Monday, 26 November 2007

Daring Baker Challange - Tender Potato Bread

So my third challenge and the second one involving yeast, however it's savoury this time which I was quite happy with. Our challenge from Tanna was for Tender Potato Bread from the book Home baking by Naomi Duguid and Jeffrey Alford. and you can find the recipe she challenged us with is here.

Bread is something I've toyed with since giving up gluten, I used to love kneading real bread before that as it was a great tension release but gluten free mixes tend to a) be wetter and b) don't have the satisfaction as there is no gluten to make it bounce back. I have made the occasional loaf for other people but if I'm not careful I find the skin contact can be enough to set my hands off and I like having the use of my hands.. I spent several years having to use both hands to pick up anything even vaguely heavy as I had so little strength in either one of them so I am wary about going back to that. One advantage I suppose of that symptom is that if I do accidentally eat something with gluten in I start to feel the ache across my knuckles in moments which stops me eating to much. Any way I digress back to Potato Bread.

I tried this recipe twice this month. The first time as close to the published version as possible and the second with a few more tweeks. I managed to forget to add Xanth gum both times but I think it will get made again and I'll report back if that makes much difference when I do.

Bread the first.

I used a generic baking potato as I didn't have a named variety of suitable type available and on the first try used about 14oz, we were told to use between 8 and 16oz. Flour wise I substituted my standard Dove Farm gluten free flour for the basic general purpose flour and millet for the wholewheat. I wasn't that happy about the millet but we were waiting on a bulk order of flour and other things and I didn't want to buy extra expansive bags in when I'd have loads in a few days. It proves I was intrigued enough to try it that I didn't wait till later in the month.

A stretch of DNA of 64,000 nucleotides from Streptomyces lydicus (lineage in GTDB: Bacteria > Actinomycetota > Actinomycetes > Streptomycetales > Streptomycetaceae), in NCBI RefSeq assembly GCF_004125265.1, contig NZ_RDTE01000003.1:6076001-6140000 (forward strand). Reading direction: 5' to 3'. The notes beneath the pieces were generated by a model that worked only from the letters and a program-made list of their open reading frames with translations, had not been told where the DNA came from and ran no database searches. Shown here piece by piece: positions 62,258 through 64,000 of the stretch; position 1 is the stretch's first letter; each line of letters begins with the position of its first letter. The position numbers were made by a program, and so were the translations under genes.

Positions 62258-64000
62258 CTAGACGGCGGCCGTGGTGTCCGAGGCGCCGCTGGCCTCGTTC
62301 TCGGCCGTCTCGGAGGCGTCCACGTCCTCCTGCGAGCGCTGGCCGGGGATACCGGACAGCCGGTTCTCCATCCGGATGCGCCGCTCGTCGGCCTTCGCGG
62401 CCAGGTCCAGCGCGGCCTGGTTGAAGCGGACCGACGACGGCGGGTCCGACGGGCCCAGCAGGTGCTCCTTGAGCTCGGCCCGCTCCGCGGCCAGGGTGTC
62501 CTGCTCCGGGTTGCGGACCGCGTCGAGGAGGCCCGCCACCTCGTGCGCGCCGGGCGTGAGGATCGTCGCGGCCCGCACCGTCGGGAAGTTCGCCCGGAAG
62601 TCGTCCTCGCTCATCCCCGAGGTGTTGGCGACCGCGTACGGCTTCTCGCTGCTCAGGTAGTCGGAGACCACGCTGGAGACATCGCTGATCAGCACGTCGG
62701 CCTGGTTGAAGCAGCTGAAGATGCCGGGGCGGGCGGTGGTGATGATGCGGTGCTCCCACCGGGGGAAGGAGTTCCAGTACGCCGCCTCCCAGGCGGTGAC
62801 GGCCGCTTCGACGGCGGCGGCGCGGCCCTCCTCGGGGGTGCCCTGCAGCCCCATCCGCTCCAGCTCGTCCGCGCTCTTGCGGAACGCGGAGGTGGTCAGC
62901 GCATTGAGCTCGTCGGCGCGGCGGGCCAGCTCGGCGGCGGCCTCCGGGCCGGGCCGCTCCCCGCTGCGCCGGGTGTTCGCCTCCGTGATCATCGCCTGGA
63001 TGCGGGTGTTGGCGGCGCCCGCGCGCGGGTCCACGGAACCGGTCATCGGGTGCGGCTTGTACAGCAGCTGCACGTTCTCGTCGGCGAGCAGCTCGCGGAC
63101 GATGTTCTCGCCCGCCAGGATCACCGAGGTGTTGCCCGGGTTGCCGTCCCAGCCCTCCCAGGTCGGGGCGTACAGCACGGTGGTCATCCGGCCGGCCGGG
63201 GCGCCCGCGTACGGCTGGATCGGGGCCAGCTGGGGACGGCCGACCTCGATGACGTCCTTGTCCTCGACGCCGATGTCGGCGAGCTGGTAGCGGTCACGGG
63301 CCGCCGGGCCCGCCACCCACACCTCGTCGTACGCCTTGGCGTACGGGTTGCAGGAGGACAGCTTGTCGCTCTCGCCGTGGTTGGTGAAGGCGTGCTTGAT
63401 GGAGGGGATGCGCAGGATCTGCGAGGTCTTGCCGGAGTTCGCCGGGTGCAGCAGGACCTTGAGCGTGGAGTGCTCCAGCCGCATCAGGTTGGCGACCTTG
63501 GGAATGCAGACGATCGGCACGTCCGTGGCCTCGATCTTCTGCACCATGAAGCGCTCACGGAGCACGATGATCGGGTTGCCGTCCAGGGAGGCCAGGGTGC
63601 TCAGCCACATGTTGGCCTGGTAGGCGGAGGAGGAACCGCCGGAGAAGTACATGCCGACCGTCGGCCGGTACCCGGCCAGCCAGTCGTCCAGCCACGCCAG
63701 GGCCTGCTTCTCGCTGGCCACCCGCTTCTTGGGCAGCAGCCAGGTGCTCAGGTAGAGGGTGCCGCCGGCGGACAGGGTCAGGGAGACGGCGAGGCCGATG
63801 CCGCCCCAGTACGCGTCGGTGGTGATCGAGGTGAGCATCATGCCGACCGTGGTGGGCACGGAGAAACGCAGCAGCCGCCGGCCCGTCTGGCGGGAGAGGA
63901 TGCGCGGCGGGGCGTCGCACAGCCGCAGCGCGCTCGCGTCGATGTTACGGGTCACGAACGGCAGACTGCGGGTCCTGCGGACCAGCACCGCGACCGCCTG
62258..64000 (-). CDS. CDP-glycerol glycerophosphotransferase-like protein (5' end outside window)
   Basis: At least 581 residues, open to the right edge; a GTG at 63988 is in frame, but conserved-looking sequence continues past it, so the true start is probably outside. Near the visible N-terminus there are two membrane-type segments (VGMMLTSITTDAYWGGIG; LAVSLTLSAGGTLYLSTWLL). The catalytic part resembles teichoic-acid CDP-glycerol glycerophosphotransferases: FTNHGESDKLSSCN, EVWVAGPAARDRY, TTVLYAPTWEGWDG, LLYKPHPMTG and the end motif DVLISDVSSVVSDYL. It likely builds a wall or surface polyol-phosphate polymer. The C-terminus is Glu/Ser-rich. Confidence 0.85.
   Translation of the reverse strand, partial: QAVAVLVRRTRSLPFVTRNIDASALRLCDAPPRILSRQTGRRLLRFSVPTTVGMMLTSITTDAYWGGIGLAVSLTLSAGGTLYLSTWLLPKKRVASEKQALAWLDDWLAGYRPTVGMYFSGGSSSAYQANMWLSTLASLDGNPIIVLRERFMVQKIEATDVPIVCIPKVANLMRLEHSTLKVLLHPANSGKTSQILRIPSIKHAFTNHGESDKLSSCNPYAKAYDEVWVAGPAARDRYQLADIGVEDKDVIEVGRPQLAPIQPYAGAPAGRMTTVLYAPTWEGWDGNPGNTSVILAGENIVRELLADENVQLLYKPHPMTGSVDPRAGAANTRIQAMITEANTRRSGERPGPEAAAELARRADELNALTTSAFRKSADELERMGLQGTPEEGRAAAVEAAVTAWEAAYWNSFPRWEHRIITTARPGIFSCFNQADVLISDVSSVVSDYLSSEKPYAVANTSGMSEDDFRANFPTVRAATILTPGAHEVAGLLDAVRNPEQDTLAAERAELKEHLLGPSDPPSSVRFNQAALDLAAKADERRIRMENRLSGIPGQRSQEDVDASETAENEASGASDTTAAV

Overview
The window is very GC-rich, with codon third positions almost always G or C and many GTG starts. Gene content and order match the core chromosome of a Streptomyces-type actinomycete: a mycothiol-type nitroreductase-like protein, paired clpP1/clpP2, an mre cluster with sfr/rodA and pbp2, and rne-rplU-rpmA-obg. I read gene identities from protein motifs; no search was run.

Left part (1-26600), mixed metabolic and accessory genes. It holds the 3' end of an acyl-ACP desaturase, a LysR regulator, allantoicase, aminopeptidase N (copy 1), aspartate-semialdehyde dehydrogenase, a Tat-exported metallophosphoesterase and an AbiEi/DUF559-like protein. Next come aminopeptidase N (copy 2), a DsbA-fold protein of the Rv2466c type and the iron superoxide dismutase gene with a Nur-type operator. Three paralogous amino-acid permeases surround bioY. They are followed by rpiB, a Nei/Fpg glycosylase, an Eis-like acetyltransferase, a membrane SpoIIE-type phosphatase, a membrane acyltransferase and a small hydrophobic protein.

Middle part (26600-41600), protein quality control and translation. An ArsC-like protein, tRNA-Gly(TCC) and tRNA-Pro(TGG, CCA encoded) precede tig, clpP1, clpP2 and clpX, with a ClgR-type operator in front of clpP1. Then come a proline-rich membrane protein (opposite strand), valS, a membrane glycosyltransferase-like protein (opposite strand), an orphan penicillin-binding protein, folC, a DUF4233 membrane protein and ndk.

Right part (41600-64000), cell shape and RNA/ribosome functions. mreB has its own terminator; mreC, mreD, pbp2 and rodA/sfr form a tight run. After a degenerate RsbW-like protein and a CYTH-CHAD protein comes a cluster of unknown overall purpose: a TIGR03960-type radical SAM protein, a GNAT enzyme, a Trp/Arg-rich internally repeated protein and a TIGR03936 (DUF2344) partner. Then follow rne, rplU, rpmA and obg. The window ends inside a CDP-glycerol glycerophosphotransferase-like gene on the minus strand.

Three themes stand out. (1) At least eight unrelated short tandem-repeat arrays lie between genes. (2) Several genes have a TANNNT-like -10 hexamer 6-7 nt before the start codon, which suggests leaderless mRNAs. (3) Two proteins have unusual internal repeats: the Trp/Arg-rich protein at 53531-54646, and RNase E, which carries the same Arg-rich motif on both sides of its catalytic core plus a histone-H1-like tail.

The dough went together well, being used to gluten free mixes the wetness didn't really phase me and I only added a couple of extra cups to the dough before it seemed stiff enough. I didn't knead it anyone than needed to incorporate the flour as this really serves no function without the gluten as the main reason for this is to develop the gluten chains. I left it to rise in the oven which has a special bread rising function as the kitchen was a little cold and after two hours it was wonderfully risen and full of bubbles as you may be able to see in the picture.

However when i came to shape it the dough was extremely sticky and pretty much poured out of the bowl so I added about another 2 cups of flour to get it workable. The shaped bread was put back to prove but it seemed to have run out of steam rather and only rose a small amount. I baked it anyway as I am fairly used to a mediocre rise on gluten free bread. Now I must admit to a couple of mistakes. I baked the focaccia to long and burnt the onion on it but much worse is I think I forgot to take the plastic wrap off first and that resulted in a plasticy glaze on parts of the bread!! We only eat a bit of it and from the underside to see what it was like then the rest went into the bin!

The loaf was better, rather heavy but quite edible though it had a distinctly bitter edge which was worse once it got a little more stale the next couple of days.

However it showed promise and after some discussion with knowledgeable members of the daring bakers I decided to try again. This time I decided to only rise the dough once as I was told that the second rise is mostly for developing taste and that as my flour has no gluten in it there would be less to sugars to feed the yeast.

Bread the Second.